A new survey says yes. Is it telling the whole story?
A new study asserts that women feel uncomfortable discussing financial matters. The latest Money FIT Study from Fidelity Investments is generating some conversation within the financial industry. The investment giant commissioned an online poll of 1,542 female participants in its retirement plans, and 80% of the respondents indicated that talking about money matters was “too personal” or “uncomfortable” for them, even if the other party was someone they knew closely.(1,2)
If this were 1965, this kind of response might seem reasonable ... but in 2015?
Keep in mind that this was an online poll. The involved survey firm, Kelton, conducted it with the usual wide parameters. Responses were collected from both retired and working women. Respondents were aged 18 and up.(2)
Two other key factoids from the study seem incongruous with this first one. In the same online poll, 92% of the respondents said they wanted to learn more about financial planning within the next year. Additionally, 83% noted that they would like to take more control over their personal finances in the next 12 months. Accomplishing both objectives implies talking about money and personal finance issues.(1)
Another positive: female baby boomers seem to have more financial literacy. Digging deeper into the study’s findings, 70% of the boomer women surveyed felt confident about retirement saving and making a retirement transition, compared to 54% of Gen X women and 62% of Gen Y women. Also, 63% of women in this demographic said they knew where to invest; just 48% of Gen X women and 60% of Gen Y women did.(1)
Why do we see this disconnect in the data? If women want to learn more about money and/or possess reasonable financial knowledge, what accounts for their apparent reluctance to talk about money matters with spouses, partners and friends? Is there a lack of confidence, a fear of seeming ill-informed? Is the topic just boring?
Perhaps the answer to the last two questions is “yes.” The poll asked how likely respondents would be to discuss certain issues with their spouses or partners, and while 78% said they would likely have conversations about health issues, just 65% said they would be likely to chat about investment ideas. Fidelity and Kelton also discovered that 65% of these workplace retirement plan participants aren’t drawing on financial or investment guidance offered as a complement to the plan. In fact, just 47% of these women indicated they would be confident discussing money and investments in the presence of a financial professional.(1,2)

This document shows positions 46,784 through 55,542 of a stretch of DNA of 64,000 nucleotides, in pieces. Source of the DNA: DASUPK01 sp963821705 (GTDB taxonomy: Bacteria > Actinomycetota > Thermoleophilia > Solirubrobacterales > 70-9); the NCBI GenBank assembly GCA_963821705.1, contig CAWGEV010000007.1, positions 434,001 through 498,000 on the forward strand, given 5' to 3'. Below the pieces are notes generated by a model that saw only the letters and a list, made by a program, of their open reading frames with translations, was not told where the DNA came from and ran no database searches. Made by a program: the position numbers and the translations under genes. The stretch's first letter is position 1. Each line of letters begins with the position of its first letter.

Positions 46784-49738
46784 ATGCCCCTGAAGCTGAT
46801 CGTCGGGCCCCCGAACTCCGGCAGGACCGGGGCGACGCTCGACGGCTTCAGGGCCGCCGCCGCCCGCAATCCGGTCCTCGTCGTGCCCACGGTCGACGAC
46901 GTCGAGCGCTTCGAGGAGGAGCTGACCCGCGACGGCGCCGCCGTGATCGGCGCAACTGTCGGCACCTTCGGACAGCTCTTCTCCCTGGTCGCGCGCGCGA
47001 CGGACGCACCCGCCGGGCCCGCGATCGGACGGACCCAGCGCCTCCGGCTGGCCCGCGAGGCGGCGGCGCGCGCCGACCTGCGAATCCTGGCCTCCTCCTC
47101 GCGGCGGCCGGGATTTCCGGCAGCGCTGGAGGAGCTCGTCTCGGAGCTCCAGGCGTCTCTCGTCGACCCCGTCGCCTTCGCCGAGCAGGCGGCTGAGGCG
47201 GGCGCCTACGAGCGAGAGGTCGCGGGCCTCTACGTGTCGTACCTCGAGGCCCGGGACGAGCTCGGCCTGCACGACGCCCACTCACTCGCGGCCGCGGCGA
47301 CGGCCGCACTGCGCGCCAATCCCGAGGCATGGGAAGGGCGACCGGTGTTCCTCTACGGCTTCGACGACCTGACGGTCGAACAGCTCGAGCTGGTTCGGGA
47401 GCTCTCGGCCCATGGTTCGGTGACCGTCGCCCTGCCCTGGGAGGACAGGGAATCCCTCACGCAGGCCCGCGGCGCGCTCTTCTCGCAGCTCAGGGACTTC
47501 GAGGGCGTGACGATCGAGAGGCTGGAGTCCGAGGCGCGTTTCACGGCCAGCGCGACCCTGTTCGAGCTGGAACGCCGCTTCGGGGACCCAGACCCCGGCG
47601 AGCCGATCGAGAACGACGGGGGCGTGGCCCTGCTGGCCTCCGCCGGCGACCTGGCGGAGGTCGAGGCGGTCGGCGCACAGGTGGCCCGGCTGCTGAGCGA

At the typical company, workers of both genders would rather head out for lunch than set aside a lunch hour for a meeting about “boring financial stuff.” Such a meeting, however, might help them see the big picture of what they need to do for retirement and might motivate them more than any website or article possibly could.
When financial professionals overcome that perception, employees awaken to the opportunity that a workplace retirement plan presents and see its value; the topics of saving and investing become much more compelling. When that perception remains in place, fewer employees ask for guidance and many effectively do not know where to start, and that may promote discomfort and awkwardness in chats about personal financial matters.
Women seem to invest capably whether they like talking about money or not. Fresh data from SigFig (formerly WikiInvest) bears this out. In analyzing 750,000 investment portfolios, SigFig found that the median 2014 net return for a woman investor was 4.7%. For men, it was 4.1%. SigFig also made an even more intriguing discovery: while women tend to invest more conservatively than men prior to age 55, after age 55 they actually allocate a higher percentage of their portfolios to equities than men do.(1)
The new Fidelity study is a conversation starter, but it might best be taken with a few grains of salt. Structure a multiple-choice survey question (and its answers) two or three different ways and you may get two or three different responses. Your individual response to the challenge of saving, investing and planning for retirement should be a confident one.
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